10 handy SEO tips for non-SEO types
I’ve been devoting a lot of time to search engine optimization (SEO) lately—watching tutorials on Lynda.com, reading articles and blogs about it, and downloading whitepapers. I’ve come to an odd conclusion/metaphor.
Imagine working on a 10,000-piece jigsaw puzzle. You put massive brain power into it, trying to figure it how the pieces go, before going to bed. Then the next morning, you come back to find the picture of your puzzle has completely changed. And every morning, thereafter for eternity, it happens over and over.
That’s what SEO is like.
Google is forever tinkering with its algorithm to avoid its product becoming too manipulated, and those random tweaks are a well-guarded secret. They keep changing the picture, no matter how many puzzle pieces anyone has done. Can’t say I blame them, really.
But, here’s the good news: You’re still working on a puzzle, and if you know the basics for putting one of those together, you have a place to start.
Today, I’m going to share 10 basic SEO staples with you. These tips, I found, are like your “Puzzle 101.” SEO experts, multiple blogs and online SEO courses all recommend these, in various forms. Get these down, and you’ll be ready to face the changing SEO puzzle every morning.
- Load it up with good stuff. Every indexed page on your site should have at least 350-400 words of quality writing/content on it. I don’t mean just keyword stuffing, but actual well-written copy, with good grammar, spelling and syntax. The SEO gods, and more importantly the almighty Google, will heave many blessings upon you for creating a website awash with meaning.
- That said, keywords still matter. The best place for them is in your headlines and subheads (for you coding nerds… H1, H2 and H3 tags), as close to the beginning of the sentence as you can—without sounding awkward or weird. (See tip #1.) Another note about keywords… don’t use the most popular ones. They’re too competitive. You want to be that second or third tier of keyword, just to be a little unique. Also (and this should go without saying), don’t overuse a keyword or pack your copy with it. That old trick may actually penalize your rankings on search engines, so tread carefully.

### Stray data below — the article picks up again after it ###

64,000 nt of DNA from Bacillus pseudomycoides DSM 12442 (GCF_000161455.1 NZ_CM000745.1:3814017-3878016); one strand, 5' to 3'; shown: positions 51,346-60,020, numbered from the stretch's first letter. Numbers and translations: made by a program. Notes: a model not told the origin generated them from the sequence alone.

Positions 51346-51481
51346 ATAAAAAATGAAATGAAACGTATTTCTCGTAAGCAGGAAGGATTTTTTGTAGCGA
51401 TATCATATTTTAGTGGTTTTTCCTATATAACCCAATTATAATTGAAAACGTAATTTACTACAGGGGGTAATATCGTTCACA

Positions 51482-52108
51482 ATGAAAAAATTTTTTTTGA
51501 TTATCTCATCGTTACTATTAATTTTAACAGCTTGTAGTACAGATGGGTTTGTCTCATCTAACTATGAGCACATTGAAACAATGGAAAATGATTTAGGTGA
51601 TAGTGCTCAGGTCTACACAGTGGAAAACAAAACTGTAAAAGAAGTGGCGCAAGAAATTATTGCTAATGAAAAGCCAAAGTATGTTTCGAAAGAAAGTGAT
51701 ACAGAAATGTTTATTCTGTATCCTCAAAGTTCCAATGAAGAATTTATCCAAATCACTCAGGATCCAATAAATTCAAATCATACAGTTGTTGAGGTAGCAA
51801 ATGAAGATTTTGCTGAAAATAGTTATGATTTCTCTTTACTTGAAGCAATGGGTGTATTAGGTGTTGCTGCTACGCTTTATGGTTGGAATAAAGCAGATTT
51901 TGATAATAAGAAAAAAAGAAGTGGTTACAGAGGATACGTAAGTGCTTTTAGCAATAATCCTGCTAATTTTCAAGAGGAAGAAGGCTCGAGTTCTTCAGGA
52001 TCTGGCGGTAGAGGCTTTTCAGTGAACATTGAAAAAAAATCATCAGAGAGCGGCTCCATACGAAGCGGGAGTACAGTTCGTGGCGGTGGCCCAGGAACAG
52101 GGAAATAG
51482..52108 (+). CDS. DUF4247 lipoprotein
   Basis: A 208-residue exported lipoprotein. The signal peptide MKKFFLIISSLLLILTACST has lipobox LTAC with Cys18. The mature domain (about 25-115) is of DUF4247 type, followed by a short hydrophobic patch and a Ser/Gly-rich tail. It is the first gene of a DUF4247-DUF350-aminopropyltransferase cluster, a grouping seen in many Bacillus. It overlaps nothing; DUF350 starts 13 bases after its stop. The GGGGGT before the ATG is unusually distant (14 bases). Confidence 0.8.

- URLs are part of the SEO formula as well. With SEO, everyone thinks about tags and keywords. But permalink URLs are an important part of the equation, too. For example: YourCompany.com/keyword. It also helps to use dashes instead of underscores. SEO is really picky, apparently.
- Connect, always connect. By this, I mean to add links to other sites and the ability to share content, pages and your blog on various social media channels. Google gives weight to sites that are hitched to other well-connected sites.
- Call ‘em like you see ‘em. I’ve covered this in other blogs, but it’s worth mentioning again. Name the photos and videos you place on your site with actual, descriptive words. So instead of ST10078645573.JPG, change it to CustomerBuyingSmartphone.JPG. The basic rule is to name the picture or video as most people would describe it. If you have a lot of images on your site, this silly little trick can improve your SEO.
- Make sure your site loads quickly. You’ve got about three seconds. Seriously. Any longer, people will leave, Google will take notice and then, well, I’ll deny knowing you, too.
- Think of SEO as a work in progress. An SEO expert once told me that any SEO effort won’t yield any long-term, measureable results for at least several months. Most people see an initial spike, then a drop off. Don’t be discouraged, but don’t be negligent, either. You’re competing with a bazillion sites out there, and it takes Google and other search engines time to catch up and index them all. Always keep an eye on your traffic, tweak where you can, experiment and see what happens. Over time, it pays off.
- Become a blogger. If you don’t have a blog yet, you need to get started. Blogs have many benefits: They help position you as an expert in your industry, they connect you with potential customers and other industry experts, and—from an SEO standpoint—they help people find you. Of course, the best blogs are actually interesting to read and offer valuable information or entertainment. If you’re self-serving and boring, it won’t do anyone any good… including you.
- Have you gone mobile? Since most of us have our faces plastered to our smartphones for much of the day, it only makes sense that your site is responsive—that is, you have versions of your site that work on phones and tablets. Search engines favor responsive sites, too, and it can really help in your rankings.
- Keep things fresh. If you do a blog or any sort of content marketing, commit! Be sure to update it on a regular basis—search engines will see your site as more reliable, trustworthy and worth visiting.
– Andy Badalamenti is the creative director for CI-Group